As the U.S. prepares for what some in the industry are calling “airmageddon,” travelers are bracing for a possible meltdown at airlines, airports, and security and customs checkpoints, not to mention hotels and hotel services.

According to CBS News, AAA predicts roughly 42 million Americans will take a road trip by car of 50 miles or more. But the real crunch: 3.5 million people are expected to fly this holiday weekend. Airfares cost, on average, 14% more, and in some markets have quadrupled. And hotel rates are up a whopping 23% since 2021.

And all this is happening as the major airline and travel stakeholders spar over delays and cancellations. The airlines are blaming the Federal Aviation Administration for delays, the FAA claims the airlines are flying schedules they can’t physically support, pilots are blaming the airlines for increased workloads and flying hours they claim could be a safety issue, and passenger complaints against airlines are up 300% over 2019, and the U.S. Department of Transportation is contemplating emergency rulemaking options.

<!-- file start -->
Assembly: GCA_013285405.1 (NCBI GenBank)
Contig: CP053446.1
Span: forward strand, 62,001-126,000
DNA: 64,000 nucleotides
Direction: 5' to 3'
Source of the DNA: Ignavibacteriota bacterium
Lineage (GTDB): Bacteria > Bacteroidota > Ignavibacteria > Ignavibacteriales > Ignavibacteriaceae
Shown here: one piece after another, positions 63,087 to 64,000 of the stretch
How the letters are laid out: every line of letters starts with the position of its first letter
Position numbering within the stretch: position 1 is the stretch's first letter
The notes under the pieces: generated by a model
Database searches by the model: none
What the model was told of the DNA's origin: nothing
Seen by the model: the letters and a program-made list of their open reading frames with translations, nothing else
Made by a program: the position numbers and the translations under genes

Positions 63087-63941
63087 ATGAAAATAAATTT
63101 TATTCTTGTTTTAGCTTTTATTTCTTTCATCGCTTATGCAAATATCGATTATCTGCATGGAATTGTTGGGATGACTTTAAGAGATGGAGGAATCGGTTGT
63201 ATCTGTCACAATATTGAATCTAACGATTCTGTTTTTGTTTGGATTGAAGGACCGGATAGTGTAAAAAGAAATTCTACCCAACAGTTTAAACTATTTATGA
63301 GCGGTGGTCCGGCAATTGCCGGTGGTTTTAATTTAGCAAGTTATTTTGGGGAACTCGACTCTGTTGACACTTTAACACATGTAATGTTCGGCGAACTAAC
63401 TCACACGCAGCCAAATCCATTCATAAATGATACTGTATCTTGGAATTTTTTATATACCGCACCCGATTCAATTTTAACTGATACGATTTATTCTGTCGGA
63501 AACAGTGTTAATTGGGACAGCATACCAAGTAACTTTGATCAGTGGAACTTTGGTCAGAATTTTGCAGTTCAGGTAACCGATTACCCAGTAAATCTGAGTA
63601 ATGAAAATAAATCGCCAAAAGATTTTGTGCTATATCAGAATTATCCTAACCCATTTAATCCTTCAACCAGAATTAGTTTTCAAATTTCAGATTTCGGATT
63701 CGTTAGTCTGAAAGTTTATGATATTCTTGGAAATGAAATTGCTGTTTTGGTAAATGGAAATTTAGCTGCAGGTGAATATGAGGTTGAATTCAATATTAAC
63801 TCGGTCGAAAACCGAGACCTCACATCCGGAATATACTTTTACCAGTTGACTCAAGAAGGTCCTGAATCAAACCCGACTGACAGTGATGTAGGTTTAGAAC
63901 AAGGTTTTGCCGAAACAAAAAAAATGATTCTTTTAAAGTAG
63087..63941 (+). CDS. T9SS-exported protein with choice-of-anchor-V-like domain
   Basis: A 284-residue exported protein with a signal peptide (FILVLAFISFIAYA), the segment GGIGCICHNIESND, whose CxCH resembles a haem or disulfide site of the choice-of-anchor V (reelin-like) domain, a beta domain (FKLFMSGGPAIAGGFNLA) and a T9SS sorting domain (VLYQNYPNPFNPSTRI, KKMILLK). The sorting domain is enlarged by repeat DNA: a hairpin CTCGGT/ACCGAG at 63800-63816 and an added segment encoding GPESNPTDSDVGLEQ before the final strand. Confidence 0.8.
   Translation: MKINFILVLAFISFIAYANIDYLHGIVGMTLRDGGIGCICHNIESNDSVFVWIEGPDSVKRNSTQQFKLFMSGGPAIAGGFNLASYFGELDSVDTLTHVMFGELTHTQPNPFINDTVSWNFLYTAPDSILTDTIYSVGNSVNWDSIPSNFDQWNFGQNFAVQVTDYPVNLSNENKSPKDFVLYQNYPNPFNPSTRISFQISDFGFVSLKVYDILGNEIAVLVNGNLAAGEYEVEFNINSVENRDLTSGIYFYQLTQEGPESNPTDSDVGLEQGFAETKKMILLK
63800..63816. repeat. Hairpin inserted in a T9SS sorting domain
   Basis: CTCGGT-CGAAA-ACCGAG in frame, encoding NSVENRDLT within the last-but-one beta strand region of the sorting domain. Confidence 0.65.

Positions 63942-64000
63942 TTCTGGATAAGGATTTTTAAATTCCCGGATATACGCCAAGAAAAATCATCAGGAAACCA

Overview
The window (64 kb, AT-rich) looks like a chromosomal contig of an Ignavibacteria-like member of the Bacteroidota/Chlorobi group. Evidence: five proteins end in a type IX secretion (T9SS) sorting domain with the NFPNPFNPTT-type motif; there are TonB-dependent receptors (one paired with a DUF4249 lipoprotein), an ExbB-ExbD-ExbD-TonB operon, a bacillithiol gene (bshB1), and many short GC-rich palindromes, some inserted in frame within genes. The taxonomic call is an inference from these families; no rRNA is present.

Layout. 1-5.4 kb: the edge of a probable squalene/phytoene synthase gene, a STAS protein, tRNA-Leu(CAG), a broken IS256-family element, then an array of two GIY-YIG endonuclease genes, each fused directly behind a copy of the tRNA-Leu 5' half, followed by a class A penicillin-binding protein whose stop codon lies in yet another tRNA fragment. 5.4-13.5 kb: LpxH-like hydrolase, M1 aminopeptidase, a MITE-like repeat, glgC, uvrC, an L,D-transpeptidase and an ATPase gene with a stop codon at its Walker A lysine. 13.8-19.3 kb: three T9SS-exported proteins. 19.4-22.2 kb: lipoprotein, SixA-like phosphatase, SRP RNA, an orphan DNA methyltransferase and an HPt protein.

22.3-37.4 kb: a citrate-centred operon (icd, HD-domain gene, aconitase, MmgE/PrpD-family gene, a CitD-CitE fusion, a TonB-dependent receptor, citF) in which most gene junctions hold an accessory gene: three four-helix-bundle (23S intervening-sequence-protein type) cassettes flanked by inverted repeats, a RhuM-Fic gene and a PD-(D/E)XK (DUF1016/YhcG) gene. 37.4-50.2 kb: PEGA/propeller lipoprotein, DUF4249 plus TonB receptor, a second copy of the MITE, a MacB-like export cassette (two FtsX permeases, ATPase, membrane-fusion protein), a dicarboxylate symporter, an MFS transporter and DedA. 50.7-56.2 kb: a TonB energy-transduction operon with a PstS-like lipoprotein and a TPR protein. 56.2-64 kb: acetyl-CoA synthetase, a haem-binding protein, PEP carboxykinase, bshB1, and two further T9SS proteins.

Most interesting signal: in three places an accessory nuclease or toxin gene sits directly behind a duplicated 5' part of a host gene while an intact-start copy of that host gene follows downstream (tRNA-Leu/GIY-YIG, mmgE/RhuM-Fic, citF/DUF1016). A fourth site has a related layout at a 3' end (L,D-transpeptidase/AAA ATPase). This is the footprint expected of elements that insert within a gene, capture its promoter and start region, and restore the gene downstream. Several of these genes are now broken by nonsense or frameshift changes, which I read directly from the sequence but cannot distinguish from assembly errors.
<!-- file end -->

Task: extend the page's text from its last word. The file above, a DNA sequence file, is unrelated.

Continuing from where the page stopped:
London’s Heathrow and Gatwick are preemptively canceling flights, and government officials are considering implementing surge pricing for planes scheduled to operate during peak hours.

And travelers at Amsterdam’s Schiphol Airport, Frankfurt, and Dublin have experienced hourslong lines, thousands of flight cancellations, and thousands of bags missing and lost. In the U.S., the DOT reports that the airlines have lost or mishandled 21% more bags this year than last.

Earlier this week, Delta issued an unprecedented July 4 weekend “air waiver” to its customers, citing “operational challenges.” The airline admitted it expected trouble in supporting its schedule — meaning, they don’t have enough pilots, flight attendants, baggage handlers, and other employees to staff all their scheduled flights, among other challenges — over the next four days, and encouraged travelers to rebook for other flights and other days without being charged any fees or penalties.

The airline was essentially asking their passengers not to fly. No other U.S. airline has so far matched that waiver. Many U.S. airlines continue to blame staffing at air traffic control centers, whose workers are Federal Aviation Administration employees. But the U.S. Department of Transportation says that the majority of airline delays have nothing to do with center staffing.

Airlines are also parking dozens of 50-seat regional jets because they don’t have the pilots to fly them — and because at current fuel prices the airplanes are unprofitable to operate. Translation: Secondary market cities in the U.S., such as Ithaca, New York, and Toledo, Ohio, will have severely reduced — or in some cases, no — airline service by Labor Day.